April 29, 2016 - The Phillips Collection - William Merritt Chase: A Modern Master
April 29, 2016

The Phillips Collection

William Merritt Chase, Spring Flowers (Peonies), 1889. Pastel on paper, prepared with a tan ground, and wrapped with canvas around a wooden strainer, 48 x 48 inches. Terra Foundation for American Art, Daniel J. Terra Collection, 1992.32.

William Merritt Chase: A Modern Master
June 4–September 11, 2016

The Phillips Collection
1600 21st Street NW
Washington, DC 20009
United States

T +1 202 387 2151

www.phillipscollection.org
Twitter / Facebook / Instagram

William Merritt Chase: A Modern Master
June 4–September 11, 2016

The Phillips Collection
1600 21st Street NW
Washington, DC 20009
United States

T +1 202 387 2151

www.phillipscollection.org
Twitter / Facebook / Instagram

This summer, The Phillips Collection will present a major international exhibition on American artist William Merritt Chase (1849–1916). A renowned figure in the international art circles of the late 19th and early 20th centuries, Chase was a brilliant observer of contemporary life, an innovative painter, and an influential teacher. Marking the centennial of his death, this retrospective—the first in more than three decades—explores the interrelationships in Chase’s work across subject and media. William Merritt Chase: A Modern Master is on view at the Phillips beginning June 4, 2016. 

William Merritt Chase brings together more than 60 of the artist’s best works from all phases of his four-decade-long career, from portraits and figurative paintings, to urban park scenes, domestic interiors, still lifes, and landscapes. The exhibition also includes several fine examples of Chase’s pastels to highlight the integral role the medium played within his oeuvre. A co-founder of the progressive Society of American Painters in Pastel, Chase was a leader in the late 19th-century revival of pastel painting and one of its most innovative practitioners. Throughout his career, Chase experimented with pastel alongside his work in oil, translating the painterly qualities of wet color to the velvety effects of dry pigment. 

The exhibition sheds new light on the Chase’s aesthetic philosophy, artistic practice, and working methods, while positioning his work within the vibrant international cultural climate at the turn of the 20th century. Drawing on significant new scholarship in the field since the last Chase retrospective in 1983, this exhibition provides a fresh appraisal of the artist and his important contribution to the history of American art. The exhibition also focuses attention on Chase’s role as a highly influential and devoted teacher, who trained and inspired the next generation of American artists, including Marsden Hartley, Edward Hopper, Georgia O’Keeffe, and Joseph Stella, who feature prominently in the Phillips’s permanent collection.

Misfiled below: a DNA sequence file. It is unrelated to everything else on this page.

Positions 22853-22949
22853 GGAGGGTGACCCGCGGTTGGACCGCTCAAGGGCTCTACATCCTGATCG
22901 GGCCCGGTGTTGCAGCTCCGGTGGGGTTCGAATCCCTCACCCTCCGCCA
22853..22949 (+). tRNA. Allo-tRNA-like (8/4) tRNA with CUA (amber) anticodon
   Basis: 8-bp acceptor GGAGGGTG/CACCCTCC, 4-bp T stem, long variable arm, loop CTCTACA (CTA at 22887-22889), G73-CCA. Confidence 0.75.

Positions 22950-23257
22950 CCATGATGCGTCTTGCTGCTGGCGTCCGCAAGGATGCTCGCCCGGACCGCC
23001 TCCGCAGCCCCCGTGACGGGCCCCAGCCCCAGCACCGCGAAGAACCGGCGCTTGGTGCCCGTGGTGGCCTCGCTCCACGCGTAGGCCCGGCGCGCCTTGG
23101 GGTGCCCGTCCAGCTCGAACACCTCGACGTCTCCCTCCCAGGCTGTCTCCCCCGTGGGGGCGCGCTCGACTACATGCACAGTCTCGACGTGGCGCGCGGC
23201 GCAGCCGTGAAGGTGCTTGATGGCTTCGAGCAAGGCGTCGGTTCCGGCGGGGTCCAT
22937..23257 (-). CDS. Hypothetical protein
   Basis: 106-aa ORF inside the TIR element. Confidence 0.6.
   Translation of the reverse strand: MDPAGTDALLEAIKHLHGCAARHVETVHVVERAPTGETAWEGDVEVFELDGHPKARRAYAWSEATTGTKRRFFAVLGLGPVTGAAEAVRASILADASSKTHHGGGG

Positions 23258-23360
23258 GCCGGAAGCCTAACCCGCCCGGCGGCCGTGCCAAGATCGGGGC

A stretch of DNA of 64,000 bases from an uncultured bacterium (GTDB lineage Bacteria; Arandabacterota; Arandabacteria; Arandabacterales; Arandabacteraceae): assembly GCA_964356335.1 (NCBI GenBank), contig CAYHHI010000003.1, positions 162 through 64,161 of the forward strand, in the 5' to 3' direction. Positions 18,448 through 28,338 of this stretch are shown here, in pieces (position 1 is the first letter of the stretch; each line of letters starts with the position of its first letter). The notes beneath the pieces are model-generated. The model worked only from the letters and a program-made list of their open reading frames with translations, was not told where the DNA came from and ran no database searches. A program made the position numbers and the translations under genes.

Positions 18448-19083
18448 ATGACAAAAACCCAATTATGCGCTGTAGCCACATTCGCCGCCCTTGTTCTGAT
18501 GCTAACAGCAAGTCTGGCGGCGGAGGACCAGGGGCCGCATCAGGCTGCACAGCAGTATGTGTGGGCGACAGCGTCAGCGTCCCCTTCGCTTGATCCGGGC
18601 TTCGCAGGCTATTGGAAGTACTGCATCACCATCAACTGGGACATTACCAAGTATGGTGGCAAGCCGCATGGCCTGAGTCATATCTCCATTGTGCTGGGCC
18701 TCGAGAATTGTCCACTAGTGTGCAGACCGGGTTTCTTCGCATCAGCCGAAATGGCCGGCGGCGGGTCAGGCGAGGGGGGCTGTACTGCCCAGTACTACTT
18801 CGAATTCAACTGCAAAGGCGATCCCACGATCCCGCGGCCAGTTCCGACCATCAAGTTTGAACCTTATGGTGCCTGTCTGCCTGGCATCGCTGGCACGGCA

“Today, as the history of American art is being rewritten through 21st-century eyes, long overlooked but revolutionary figures like Chase deserve renewed attention,” explains Curator Elsa Smithgall. “While the artist’s so-called ‘eclecticism’ has made it a challenge for scholars to fit him into a particular art movement, this exhibition firmly redresses that position by asserting that Chase’s stylistic experimentation is one of his strongest virtues. The Phillips has celebrated American art and artists since it opened to the public in 1921, and this in-depth presentation of Chase enriches our understanding of his vital place within the history of American art and his lasting legacy in the art of our time.”

This exhibition will be the first Chase retrospective to be exhibited abroad, traveling to the International Gallery of Modern Art, Venice, in February 2017 after appearing at the Museum of Fine Arts, Boston, October 2016–January 2017.

“William Merritt Chase once said, ‘Art has become international... the best of art today belongs to all countries combined and localization has been entirely done away with,’ and this curatorial team’s rigorous intellectual study is aptly driven by an international approach,” says Director Dorothy Kosinski. “A growing interest in transnational approaches to historical American art makes it a timely moment for a major Chase exhibition and an unprecedented opportunity to introduce international audiences to a preeminent American artist who is largely unknown outside the United States.”

Sponsors
The exhibition is organized by The Phillips Collection, the Museum of Fine Arts, Boston, the Fondazione Musei Civici di Venezia, Venice, and the Terra Foundation for American Art.
With the generous support of the Terra Foundation for American Art
Additional support is provided by The Mr. and Mrs. Raymond J. Horowitz Foundation for the Arts, Share Fund, the MARPAT Foundation, and Toni A. Ritzenberg.

About The Phillips Collection
The Phillips Collection, America's first museum of modern art, is one of the world's most distinguished collections of Impressionist and modern American and European art. Stressing the continuity between art of the past and present, it offers a strikingly original and experimental approach to modern art by combining works of different nationalities and periods in displays that change frequently. The Phillips Collection is a private, non-government museum, supported primarily by donations.

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